It turns out that Forget-me-nots can actually tell insects to “forget me” so to speak. Leif Bersweden, a passionate botanist and author of The Orchid Hunter and Winter Trees, recently posted about Forget-me-nots to his Instagram account. He explains that “the yellow ring at the flower’s centre fades to white after pollination, signaling to insects there’s no more nectar.”

This fun fact was new to me and we have a ton of Forget-me-nots outside, so I was excited to see if ours had been pollinated. I asked my daughter if she had noticed that some had yellow rings while others had white ones, and sure enough she said she had and that she had seen a bumblebee at them. Since we are homeschooling, I decided to make it a science/math project. As a ornithologist I have done my share of vegetation studies⎼so I kinda felt like I was going back to my field work adventures. I even showed her some old field photos. She said “cool”, and promptly returned to her dinosaur play;)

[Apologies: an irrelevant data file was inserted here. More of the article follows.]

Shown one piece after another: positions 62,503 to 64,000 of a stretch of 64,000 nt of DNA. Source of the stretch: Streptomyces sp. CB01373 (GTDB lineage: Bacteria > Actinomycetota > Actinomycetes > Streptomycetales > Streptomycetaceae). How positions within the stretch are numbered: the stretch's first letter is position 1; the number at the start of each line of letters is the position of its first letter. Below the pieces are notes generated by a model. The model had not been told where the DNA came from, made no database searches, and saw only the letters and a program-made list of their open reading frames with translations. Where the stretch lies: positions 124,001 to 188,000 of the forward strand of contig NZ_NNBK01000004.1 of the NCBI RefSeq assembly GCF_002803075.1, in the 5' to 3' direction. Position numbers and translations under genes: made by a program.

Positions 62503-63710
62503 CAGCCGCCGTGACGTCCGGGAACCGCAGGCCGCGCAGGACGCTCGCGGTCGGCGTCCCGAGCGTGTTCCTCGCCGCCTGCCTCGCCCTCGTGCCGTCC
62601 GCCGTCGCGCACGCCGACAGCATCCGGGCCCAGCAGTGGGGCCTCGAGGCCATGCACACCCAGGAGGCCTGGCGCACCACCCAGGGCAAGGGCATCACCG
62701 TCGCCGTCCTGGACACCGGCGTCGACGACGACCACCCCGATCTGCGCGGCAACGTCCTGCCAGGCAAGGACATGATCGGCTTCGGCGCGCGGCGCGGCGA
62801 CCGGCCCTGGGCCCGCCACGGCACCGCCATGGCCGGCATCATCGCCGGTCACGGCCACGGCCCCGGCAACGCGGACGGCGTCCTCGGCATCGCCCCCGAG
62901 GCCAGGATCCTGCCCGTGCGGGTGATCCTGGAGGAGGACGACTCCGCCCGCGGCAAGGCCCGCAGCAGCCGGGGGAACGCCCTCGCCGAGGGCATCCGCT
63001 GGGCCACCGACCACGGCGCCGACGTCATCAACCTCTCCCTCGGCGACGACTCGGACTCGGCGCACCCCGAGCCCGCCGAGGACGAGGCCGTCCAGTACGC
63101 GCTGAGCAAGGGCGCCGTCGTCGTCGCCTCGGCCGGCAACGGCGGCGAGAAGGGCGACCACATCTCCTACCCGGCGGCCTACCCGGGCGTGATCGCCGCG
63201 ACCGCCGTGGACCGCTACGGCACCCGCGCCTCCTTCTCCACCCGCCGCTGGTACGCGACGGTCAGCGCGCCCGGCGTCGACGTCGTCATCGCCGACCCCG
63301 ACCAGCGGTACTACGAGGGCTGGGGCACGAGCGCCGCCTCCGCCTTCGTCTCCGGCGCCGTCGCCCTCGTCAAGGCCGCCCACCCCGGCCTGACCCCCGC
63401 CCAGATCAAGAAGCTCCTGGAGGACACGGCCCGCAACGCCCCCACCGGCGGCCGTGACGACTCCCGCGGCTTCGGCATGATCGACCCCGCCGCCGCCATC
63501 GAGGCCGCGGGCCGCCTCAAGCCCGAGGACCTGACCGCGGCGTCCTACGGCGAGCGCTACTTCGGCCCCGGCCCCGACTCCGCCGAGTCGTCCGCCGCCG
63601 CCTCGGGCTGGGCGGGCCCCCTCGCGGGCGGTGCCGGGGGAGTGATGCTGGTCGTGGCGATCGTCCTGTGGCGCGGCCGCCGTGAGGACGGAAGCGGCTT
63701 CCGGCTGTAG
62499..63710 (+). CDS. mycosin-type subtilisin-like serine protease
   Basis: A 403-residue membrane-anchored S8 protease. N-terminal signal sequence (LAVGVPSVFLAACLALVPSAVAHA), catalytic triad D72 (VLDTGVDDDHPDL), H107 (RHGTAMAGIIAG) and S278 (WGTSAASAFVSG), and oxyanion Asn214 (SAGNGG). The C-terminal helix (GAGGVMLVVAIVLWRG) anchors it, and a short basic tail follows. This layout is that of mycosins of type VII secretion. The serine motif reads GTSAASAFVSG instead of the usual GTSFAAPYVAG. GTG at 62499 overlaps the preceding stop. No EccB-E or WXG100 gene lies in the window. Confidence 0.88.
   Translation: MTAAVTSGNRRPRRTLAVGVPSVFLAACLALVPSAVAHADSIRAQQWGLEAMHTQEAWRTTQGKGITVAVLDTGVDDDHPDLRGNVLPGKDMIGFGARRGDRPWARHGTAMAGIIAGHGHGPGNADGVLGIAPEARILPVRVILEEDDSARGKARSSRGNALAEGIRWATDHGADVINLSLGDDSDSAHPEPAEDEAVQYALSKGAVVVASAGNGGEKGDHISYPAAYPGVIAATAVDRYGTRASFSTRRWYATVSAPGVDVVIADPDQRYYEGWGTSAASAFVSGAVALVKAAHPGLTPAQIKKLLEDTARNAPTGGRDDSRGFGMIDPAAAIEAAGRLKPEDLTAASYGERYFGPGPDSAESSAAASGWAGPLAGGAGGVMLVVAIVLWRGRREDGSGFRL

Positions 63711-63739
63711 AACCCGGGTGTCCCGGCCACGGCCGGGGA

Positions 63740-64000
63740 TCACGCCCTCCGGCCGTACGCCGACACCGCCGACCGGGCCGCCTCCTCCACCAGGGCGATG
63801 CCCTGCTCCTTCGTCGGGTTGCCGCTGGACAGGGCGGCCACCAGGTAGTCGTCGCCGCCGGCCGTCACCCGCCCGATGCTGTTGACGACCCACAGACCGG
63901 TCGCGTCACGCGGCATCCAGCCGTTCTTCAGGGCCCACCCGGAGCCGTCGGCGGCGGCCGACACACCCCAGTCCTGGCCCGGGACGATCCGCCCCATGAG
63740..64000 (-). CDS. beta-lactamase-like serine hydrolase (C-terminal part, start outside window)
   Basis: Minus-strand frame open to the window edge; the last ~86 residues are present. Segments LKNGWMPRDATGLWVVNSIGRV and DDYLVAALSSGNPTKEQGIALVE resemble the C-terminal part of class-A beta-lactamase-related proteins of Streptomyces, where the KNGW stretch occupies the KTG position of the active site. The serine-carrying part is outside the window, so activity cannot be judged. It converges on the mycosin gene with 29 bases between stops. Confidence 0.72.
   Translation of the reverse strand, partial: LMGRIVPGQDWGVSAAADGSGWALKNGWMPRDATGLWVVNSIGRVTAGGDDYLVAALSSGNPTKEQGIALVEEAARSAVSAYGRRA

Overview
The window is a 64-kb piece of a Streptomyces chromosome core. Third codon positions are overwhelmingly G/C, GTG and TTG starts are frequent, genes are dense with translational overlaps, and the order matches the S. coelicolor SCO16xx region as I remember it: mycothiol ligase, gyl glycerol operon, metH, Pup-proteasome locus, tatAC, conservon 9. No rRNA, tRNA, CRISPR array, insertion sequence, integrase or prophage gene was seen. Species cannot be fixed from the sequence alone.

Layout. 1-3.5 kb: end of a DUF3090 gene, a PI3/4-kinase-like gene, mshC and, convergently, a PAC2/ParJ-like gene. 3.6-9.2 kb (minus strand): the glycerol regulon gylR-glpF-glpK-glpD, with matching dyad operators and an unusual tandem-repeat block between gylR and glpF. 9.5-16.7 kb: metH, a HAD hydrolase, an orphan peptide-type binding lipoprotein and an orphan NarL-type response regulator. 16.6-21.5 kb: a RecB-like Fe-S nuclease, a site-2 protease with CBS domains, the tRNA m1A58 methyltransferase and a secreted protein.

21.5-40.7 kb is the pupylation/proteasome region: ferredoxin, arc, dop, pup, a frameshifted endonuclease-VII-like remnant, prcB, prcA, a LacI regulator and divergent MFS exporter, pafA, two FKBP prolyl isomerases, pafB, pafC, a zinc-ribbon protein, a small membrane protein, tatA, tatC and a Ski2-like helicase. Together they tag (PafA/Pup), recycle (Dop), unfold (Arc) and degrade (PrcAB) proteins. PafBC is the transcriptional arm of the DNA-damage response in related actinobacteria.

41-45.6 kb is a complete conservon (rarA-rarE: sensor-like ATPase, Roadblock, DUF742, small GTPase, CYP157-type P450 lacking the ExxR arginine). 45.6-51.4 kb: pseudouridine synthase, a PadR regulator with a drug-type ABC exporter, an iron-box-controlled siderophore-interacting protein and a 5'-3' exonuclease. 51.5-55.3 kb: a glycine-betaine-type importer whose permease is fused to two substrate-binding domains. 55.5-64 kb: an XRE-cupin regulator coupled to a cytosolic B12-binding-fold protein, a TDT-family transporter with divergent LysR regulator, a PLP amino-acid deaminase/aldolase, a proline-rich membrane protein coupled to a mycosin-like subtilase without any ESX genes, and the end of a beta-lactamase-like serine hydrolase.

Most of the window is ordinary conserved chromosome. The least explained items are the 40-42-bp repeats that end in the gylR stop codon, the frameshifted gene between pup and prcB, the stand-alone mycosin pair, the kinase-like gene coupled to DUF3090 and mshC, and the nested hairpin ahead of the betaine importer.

We made a data sheet and grabbed something to use as a quadrat. We talked about how we didn’t have the time to observe and count every flower so we would just do a sample. I briefly rambled on about systematic and random sampling, but I was getting carried away (she’s in 2nd grade). In the end, we threw the quadrat seven times and counted there.

We did an average together, and it turns on that on average 21.5% of the flowers have been pollinated. It would be interesting to check again in a week or two.

So if you have some Forget-me-nots in your area, step outside and take a look!


On another note, there is moving picture book called Forget Me Not by Nancy Van Laan and Stephanie Graegin about a beloved Grandmother who develops Alzheimer’s disease, and the relationship between her and her granddaughter – a topic and a relationship that is near to my heart.